At this point I didn’t necessarily know I wanted to work as a software engineer, but I was excited about the idea of the web, community, and being able to make whatever I wanted. To learn more I went to university to do an internet-focused course where I learnt a range of programming languages. The third year of my course was a placement year in industry, which brought it all to life and really cemented that I wanted a job making websites. I was learning so much being hands on that I decided to drop out of university, continue working as a developer, and finish my degree with distance learning.
Do you feel that barriers still exist for women in STEM careers?
Sadly barriers do still undoubtedly exist, especially when you factor in intersectional issues around race, age, disabilities and more on top of gender. There have been a lot of studies on this front, but we’re also increasingly seeing a number of high-profile lawsuits against companies like Apple and Google where people are starting to speak out about their experiences.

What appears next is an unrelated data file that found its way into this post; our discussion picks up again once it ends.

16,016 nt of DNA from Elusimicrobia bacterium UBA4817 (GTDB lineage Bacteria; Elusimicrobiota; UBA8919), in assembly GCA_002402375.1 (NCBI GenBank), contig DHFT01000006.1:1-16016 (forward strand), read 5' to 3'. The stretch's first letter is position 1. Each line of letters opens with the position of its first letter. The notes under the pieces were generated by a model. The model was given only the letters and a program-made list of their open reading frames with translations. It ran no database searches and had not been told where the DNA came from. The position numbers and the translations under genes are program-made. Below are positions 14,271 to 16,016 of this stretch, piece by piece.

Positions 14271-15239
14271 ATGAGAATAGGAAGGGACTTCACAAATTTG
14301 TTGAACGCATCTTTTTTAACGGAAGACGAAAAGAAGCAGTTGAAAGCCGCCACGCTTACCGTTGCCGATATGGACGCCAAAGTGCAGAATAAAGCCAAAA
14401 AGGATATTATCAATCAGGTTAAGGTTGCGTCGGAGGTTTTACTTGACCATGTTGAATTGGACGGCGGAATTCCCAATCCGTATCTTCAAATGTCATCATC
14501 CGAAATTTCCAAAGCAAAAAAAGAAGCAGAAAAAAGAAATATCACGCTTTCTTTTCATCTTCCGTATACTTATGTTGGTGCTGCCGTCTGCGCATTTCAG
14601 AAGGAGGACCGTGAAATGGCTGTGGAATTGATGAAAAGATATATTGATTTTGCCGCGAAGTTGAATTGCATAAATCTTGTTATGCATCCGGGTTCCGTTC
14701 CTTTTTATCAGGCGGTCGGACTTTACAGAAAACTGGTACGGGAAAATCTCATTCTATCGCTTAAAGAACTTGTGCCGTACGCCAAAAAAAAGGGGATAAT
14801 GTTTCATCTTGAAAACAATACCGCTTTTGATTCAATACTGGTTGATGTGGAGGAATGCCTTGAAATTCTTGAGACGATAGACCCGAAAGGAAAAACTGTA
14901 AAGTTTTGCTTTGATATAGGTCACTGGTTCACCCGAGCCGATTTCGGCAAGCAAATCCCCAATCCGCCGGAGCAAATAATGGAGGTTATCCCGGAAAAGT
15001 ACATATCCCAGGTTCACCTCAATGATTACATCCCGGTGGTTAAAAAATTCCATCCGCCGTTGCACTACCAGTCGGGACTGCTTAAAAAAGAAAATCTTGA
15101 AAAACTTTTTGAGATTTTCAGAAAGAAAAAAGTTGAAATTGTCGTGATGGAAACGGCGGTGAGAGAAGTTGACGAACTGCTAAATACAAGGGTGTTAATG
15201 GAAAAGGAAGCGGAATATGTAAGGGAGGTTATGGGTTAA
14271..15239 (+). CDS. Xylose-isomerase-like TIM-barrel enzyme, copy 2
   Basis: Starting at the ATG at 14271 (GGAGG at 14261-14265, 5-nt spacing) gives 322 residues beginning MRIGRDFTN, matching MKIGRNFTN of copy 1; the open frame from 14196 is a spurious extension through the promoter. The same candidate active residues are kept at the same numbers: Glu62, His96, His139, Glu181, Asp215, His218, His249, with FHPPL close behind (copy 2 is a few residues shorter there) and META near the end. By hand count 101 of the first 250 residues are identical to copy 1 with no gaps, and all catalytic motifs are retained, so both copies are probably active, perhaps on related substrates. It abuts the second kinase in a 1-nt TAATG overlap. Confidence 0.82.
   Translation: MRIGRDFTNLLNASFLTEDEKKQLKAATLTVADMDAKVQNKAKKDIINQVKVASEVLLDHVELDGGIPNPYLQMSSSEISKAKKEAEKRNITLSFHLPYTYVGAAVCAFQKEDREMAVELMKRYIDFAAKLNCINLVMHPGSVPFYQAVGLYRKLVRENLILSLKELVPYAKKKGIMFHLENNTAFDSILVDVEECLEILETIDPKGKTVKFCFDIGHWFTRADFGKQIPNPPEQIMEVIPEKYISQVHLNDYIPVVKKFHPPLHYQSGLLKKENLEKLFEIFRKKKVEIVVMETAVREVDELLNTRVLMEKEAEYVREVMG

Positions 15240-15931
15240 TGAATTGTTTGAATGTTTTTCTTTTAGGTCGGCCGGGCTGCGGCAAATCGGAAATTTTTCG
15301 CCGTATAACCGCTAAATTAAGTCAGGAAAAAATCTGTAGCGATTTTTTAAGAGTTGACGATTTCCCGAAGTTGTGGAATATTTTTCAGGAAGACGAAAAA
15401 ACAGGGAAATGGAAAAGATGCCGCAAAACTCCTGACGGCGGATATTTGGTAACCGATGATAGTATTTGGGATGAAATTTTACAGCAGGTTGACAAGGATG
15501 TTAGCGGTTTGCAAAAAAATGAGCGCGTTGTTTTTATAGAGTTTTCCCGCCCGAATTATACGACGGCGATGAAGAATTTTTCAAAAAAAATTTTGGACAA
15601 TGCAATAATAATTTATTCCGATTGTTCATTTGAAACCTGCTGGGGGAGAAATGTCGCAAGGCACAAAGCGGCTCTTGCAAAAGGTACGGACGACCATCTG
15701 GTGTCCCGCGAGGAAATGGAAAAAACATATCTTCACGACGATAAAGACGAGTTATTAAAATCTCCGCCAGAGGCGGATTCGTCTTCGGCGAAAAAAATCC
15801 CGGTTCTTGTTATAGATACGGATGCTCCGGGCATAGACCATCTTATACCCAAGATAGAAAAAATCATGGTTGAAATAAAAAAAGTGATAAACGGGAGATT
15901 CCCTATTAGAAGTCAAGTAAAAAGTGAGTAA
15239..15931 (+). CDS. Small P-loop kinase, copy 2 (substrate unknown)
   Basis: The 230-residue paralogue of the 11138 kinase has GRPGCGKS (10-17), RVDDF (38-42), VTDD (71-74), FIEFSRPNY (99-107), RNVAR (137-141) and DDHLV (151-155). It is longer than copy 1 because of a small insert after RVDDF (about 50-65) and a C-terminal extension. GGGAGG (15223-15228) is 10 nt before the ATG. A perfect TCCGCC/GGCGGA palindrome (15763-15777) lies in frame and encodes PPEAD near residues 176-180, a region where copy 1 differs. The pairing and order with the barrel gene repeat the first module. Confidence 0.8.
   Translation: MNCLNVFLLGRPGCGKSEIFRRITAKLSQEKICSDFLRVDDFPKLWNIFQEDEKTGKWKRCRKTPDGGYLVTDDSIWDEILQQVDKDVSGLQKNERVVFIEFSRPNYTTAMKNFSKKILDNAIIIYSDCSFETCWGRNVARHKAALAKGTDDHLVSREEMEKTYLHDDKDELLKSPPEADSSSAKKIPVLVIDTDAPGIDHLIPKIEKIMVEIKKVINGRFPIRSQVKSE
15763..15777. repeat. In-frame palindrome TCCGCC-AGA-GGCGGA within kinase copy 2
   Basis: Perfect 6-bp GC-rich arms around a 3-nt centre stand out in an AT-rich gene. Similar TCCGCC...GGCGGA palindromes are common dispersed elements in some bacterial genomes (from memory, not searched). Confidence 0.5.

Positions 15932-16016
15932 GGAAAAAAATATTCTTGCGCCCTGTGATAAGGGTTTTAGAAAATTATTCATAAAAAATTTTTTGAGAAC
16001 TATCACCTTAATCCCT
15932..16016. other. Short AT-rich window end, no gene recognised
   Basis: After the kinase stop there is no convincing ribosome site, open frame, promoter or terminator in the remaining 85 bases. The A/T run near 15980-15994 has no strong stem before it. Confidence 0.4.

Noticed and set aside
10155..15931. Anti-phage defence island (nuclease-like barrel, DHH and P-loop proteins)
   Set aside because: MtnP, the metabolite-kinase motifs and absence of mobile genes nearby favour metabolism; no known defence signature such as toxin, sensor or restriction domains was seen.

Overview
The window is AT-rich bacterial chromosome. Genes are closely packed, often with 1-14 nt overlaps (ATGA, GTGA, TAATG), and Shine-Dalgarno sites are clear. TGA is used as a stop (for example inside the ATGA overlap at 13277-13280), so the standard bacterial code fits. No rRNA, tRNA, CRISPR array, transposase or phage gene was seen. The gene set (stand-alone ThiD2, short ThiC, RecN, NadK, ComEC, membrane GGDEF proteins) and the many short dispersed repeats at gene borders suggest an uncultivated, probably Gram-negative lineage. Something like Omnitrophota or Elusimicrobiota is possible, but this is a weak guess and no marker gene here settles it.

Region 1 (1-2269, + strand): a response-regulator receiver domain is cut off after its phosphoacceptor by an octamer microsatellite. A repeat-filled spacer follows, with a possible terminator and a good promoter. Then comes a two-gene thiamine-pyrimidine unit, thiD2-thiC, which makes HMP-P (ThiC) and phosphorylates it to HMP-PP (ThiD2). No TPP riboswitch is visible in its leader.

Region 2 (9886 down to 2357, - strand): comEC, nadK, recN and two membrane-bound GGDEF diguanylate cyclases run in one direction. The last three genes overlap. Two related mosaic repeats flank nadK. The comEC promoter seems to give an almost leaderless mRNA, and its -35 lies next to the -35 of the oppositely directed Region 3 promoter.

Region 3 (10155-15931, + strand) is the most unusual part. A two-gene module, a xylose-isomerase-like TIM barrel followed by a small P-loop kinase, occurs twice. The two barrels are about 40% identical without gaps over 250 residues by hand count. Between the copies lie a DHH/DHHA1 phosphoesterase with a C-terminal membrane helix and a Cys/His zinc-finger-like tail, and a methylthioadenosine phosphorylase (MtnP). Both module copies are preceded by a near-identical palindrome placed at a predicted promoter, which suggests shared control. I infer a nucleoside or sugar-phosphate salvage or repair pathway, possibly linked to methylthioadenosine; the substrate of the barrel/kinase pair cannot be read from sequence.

We’ve still got a long way to go when it comes to breaking down some of the systemic biases and discrimination that women can face in STEM careers, but there are also a lot of cultural factors in play too – for example women have been disproportionately affected by the pandemic when it came to juggling work and family.
I’ve faced my own share of gender-based hurdles, but I’m also fortunate to have fantastic women role models and sponsors who’ve helped a great deal. I’m also even more motivated now to use my position in leadership to help make tech an all-round more inclusive and equitable place for everyone.